June 22, 2020
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Understanding Our Growing Social Chaos

Understanding Our Growing Social Chaos

An anonymous commentary made the rounds of the Internet before it vanished. It pointed out a number of absurdities in America today, the following ones among them:

“Russians influencing our elections is bad, but illegal Mexicans voting in our elections is good. It was cool for Joe Biden to ‘blackmail’ the President of Ukraine, but it’s an impeachable offense if our President inquires about it. Somehow it’s un-American for the census to count how many Americans are in America. People who have never owned slaves should pay slavery reparations to people who have never been slaves. If you cheat to get into college you go to prison, but if you cheat to get into the country you go to college for free. People who say there is no such thing as gender are demanding a female President. Some people are held responsible for things that happened before they were born, and other people are not held responsible for what they are doing right now. Criminals are catch-and-released to hurt more people, but stopping them is bad because it’s a violation of their rights.”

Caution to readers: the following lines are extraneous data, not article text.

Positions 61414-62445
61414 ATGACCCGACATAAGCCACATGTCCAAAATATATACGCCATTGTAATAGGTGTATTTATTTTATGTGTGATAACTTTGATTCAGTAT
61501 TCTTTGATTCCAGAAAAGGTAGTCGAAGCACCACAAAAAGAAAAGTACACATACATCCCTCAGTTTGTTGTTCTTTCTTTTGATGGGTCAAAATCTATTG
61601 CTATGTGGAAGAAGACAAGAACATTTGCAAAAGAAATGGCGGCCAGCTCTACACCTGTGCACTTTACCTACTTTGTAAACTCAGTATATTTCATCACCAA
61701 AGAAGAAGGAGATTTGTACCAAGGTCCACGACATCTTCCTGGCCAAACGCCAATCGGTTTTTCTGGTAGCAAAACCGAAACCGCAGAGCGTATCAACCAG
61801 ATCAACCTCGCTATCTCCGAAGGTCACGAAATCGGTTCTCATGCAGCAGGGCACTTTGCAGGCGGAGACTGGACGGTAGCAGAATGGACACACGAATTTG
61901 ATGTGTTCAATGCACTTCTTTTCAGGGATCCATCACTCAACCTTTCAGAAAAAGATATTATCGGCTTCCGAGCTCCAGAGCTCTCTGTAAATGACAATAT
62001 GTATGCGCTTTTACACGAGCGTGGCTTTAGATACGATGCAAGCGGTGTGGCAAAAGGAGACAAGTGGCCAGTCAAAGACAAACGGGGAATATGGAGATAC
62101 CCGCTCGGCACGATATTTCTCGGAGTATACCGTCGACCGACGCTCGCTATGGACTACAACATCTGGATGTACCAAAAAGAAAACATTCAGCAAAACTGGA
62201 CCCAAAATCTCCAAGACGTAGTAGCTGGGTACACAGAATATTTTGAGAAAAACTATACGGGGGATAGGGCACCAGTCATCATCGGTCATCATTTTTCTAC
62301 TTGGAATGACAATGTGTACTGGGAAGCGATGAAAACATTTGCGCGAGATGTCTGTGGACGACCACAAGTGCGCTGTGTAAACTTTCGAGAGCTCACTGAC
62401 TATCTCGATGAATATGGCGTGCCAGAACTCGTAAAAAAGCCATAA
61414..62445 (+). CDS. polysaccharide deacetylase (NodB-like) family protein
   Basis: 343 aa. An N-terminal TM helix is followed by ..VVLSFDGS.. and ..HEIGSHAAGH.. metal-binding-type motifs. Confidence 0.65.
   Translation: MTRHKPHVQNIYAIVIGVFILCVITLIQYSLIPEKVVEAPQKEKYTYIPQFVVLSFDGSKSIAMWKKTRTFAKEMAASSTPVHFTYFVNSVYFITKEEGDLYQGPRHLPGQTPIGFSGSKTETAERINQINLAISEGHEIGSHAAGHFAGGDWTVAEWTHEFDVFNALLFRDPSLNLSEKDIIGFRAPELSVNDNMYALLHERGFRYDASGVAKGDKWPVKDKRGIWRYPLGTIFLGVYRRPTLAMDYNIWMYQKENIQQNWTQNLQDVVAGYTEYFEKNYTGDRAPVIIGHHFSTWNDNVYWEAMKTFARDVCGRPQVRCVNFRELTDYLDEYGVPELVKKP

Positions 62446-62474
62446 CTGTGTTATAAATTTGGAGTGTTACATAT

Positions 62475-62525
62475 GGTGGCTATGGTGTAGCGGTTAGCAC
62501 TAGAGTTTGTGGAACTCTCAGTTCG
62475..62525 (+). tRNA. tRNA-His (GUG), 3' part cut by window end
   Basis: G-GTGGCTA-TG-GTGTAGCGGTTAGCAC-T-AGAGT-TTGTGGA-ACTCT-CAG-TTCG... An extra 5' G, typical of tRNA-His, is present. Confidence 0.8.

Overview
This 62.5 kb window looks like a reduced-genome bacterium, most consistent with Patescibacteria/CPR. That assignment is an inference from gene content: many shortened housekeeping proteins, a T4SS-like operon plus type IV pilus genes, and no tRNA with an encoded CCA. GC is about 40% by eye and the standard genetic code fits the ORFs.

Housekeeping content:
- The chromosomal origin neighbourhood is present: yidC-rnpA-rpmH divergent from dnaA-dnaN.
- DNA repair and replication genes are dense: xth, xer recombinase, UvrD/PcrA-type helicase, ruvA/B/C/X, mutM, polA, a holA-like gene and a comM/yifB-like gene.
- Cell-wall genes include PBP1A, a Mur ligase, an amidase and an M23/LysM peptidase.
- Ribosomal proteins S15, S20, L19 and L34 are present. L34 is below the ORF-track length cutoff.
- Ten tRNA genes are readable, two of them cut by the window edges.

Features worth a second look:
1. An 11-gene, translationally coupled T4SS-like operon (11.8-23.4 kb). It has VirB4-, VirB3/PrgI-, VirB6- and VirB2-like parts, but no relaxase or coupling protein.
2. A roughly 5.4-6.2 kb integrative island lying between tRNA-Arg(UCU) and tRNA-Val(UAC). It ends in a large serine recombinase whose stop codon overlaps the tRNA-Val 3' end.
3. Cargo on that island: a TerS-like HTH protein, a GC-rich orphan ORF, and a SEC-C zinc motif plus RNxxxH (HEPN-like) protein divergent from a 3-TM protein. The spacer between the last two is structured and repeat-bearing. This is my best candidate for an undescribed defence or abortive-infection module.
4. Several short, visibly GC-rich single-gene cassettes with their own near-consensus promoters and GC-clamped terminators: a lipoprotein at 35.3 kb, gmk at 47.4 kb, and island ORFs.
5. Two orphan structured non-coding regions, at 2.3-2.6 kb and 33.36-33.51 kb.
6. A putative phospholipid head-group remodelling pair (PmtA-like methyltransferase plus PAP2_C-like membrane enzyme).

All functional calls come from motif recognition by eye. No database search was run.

Half a century or so ago people would have been embarrassed to see, let alone express such foolishness. Today, as the anonymous commentator suggests, it is ubiquitous and, worse, many people find no fault with it.

The question is, what happened between that earlier time and today to change people’s perspective? The answer is, America has largely abandoned reasoning, which may be defined as the process for discovering intelligent ideas—that is, those that best fit the facts and are supportable by evidence—and making wise decisions.

Before the 1960s, reasoning was not taught directly yet every teacher encouraged students to practice it by asking questions and seeking defensible answers. But in the 1960s, influential psychologists like Carl Rogers claimed that reasoning is overvalued. They argued that intelligent ideas are not discovered at all but created by each person, and that the way to create them is not by careful reasoning, but by following our feelings. That notion caught on among educators and in the general culture. In the late 1970s and 80s, the Critical Thinking movement for a time returned the emphasis to reasoning in education, though it failed to do so in the general culture.

In the late 1980s, however, feelings recaptured dominance when a group of people asserted that reason and critical thinking can undermine self-esteem and threaten mental health. The new mantra, in education and the general culture, became follow your feelings and don’t allow self-questioning or doubt to diminish your self-esteem. That mantra has been taught and promoted for a couple of generations and continues to be the guiding focus of modern American culture.

Feelings are a complex phenomenon. Some are positive, like joy, gratitude, contentment, and love. Others are negative, like anxiety, envy, worry, and hate. As a rule, neither good nor bad feelings are static but instead tend to grow more or less intense. Interest can become attraction and then love; dislike can become loathing; anger can become rage.